Thursday, January 14, 2010

The Bigger Picture: All eyes on Haiti

She came to me unexpectedly. I was at a conference, only a junior in college when I first saw her lovely picture at the International Childcare Ministries booth. She was a slender girl with chin-length dark brown hair. If I thought my was heart swollen when I approached the booth, I felt like it was almost ready to explode when I decided to sponsor her.

We wrote letters. I posted her drawings and pictures on my fridge, and I looked forward to hearing about how she was doing in school and at home. She shared about her life and siblings, and I chronicled to her my journey from college student to wife to mother. And a relationship was built out of the unexpected.

But last year, her letters stopped coming. Then her holiday cards stopped coming. Finally, her pictures stopped coming. After another month, the organization sent me a letter explaining she simply would not be returning to school. And that was that after five years of building a relationship. The sweet-faced child I'd gotten to know through drawings, school pictures and letters had disappeared into the hillsides of Haiti to help her parents tend to a farm and chores. And just as my child had disappeared so subtly from school, Haiti gradually disappeared from my mind.

Until Tuesday. As soon as I saw the headlines about the magnitude 7.0 earthquake the tiny country suffered, I thought again of our little girl. I wondered if she was OK, if her family was affected and how they fared. I wondered whether she was hurting or needed help or was giving aid or was left all alone. And finally, I wondered if she even was* anymore.

You see, Haiti has a face for me. And it's hers. And because of the unexpected, once again, my eyes are on Haiti -- everyone's eyes are on Haiti.

It's absolutely stunning how people, in the words of Sara Joy, show up during a tragedy. Every time I see a Tweet go out offering prayers and encouraging aid for Haiti my heart soars. People can be so good. This generation of mine is so compassionate. And I don't want to lose that compassion as my generation ages and the next one takes the reigns.

So my husband and I did something Wednesday we hope to continue. We put all of our eyes on Haiti and prayed.

Not just mine or his, but the boys, too. I pulled the two year old up onto my lap and showed him a map. I pointed to where we live and where Haiti is located. I then showed him a slide show of the buildings that had been toppled and explained that many, many people no longer have a house, food, water, clothes or even some of their family any more. He digested the pictures and asked the obvious questions.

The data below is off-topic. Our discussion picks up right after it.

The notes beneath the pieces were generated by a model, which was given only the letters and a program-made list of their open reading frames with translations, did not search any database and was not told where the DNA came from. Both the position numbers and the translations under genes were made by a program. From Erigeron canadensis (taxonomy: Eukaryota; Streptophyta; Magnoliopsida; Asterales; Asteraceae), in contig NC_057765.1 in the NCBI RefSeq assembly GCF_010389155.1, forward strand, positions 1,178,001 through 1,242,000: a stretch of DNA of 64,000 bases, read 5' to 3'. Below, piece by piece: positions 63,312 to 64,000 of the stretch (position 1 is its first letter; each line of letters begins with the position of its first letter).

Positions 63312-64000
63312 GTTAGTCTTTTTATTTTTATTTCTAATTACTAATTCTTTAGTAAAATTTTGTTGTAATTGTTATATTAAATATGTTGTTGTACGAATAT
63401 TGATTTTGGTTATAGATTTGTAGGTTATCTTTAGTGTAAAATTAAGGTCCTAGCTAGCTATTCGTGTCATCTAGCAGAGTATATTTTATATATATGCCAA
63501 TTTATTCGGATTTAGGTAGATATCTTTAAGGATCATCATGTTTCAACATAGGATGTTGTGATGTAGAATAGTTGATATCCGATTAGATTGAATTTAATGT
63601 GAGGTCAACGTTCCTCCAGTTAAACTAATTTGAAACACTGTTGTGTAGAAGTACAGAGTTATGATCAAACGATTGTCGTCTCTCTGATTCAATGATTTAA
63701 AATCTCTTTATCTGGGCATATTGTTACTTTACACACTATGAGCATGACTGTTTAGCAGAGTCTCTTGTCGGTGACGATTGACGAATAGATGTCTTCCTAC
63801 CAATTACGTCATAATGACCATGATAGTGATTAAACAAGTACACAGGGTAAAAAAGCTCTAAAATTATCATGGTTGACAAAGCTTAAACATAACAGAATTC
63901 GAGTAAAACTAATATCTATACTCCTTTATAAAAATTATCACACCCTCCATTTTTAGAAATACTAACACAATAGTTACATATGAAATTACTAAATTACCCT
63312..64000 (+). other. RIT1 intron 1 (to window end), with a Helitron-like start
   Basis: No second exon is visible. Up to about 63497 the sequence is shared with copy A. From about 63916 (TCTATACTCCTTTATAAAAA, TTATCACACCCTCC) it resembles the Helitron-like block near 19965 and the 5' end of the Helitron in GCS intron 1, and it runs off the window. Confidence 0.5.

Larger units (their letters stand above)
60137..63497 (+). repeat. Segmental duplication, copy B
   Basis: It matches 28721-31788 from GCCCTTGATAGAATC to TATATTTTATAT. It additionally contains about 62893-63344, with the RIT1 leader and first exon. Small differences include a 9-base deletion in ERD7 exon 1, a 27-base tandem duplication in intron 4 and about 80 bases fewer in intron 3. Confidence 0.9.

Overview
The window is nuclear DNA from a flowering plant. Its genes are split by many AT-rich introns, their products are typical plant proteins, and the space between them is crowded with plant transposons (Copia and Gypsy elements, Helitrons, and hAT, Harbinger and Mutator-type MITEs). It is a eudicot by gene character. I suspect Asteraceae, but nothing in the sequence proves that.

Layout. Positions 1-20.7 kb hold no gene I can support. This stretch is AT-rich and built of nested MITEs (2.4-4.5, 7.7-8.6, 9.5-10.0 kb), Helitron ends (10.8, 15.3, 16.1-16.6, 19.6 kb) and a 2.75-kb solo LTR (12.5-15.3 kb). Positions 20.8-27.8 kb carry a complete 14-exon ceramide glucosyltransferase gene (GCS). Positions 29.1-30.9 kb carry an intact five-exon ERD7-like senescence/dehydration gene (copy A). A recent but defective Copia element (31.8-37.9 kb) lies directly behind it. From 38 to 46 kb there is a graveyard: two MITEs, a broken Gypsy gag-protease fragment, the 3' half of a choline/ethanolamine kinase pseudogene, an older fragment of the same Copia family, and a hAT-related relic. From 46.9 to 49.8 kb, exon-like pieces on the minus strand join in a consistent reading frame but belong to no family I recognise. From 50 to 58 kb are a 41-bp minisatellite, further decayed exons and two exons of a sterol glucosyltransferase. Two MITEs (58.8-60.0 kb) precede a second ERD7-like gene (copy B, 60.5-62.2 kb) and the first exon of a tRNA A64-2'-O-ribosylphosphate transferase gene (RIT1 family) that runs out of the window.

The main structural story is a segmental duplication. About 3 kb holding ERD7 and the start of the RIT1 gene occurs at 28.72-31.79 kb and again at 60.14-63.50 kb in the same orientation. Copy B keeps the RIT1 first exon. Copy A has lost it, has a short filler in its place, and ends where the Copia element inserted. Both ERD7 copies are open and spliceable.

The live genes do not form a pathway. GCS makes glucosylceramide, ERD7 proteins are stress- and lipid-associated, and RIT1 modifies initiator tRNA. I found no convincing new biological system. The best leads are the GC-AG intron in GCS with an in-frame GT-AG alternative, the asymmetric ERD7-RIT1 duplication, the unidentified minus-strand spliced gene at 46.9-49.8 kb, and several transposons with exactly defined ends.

"Why they have no house?"

"Why they have earthquake?"

"Why they have no food?"

I answered as best as I could. He seemed satisfied. I asked him if he wanted to pray for the people.

"Yes, mommy, I pray with you."

So we prayed sweet, heartfelt prayers.

We talked a little more and he said then said he wanted to send the people "monies and food."

I felt relieved to begin teaching him something that would matter.

And then he scrambled off to watch Curious George. As he played, I attempted to get some work done for the business. My blood pressure rose as I worked on what seemed like the impossible for the business. I began feeling overwhelmed and woeful.

And then unexpectedly, just as that little girl appeared into my world so many years ago, my little guy came up to me and said "Mommy, you show me more pictures of broken houses so we can pray."

Sometimes the unexpected plummets you into great joy; sometimes it skyrockets you to the depths of sorrow; and sometimes the unexpected, in the face of a child, reminds you to open your eyes, focus on Haiti and pray.



* I don't know that we'll ever know if our little girl is OK because she quit school, and often the organization does not keep in contact sponsors in the loop after children drop out. Plus, the organization is not even sure of the status of most of the children and workers who are currently enrolled because of the severe infrastructure damage. If you'd like to help, you can donate to the ICCM relief fund. It's a wonderful organization, and most of the money collected through sponsorship directly is used for the children. If you'd like to pray for our little girl, her name is Mirlourde. And I do believe based on her letters that she loves the Lord.

7 comments:

  1. Hello:)
    I found your blog through the cupcake10 girls, and love your writing! I too have loved ones in Haiti, thankfully we heard yesterday that they are alive! I will be praying fir your little one along with the rest!

    I hear UPS will ship anything under 25 lbs to Haiti fir FREE!

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  2. Sorry the UPS shipping to Haiti for free was NOT true!!! I wish it was:(

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  3. Oh gosh. How horrible for you. I love the sweetness of that little boy you're raising.

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  4. That is absolutely beautifully written. I have goosebumps now, not only for how you described it but for how wonderful a job you are doing raising such a caring son.

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  5. I will be praying fir your little one along with the rest!

    Work from home India

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  6. Hey Guys! Just wanted to say hello to the new community :). Thanks for letting me in! :D

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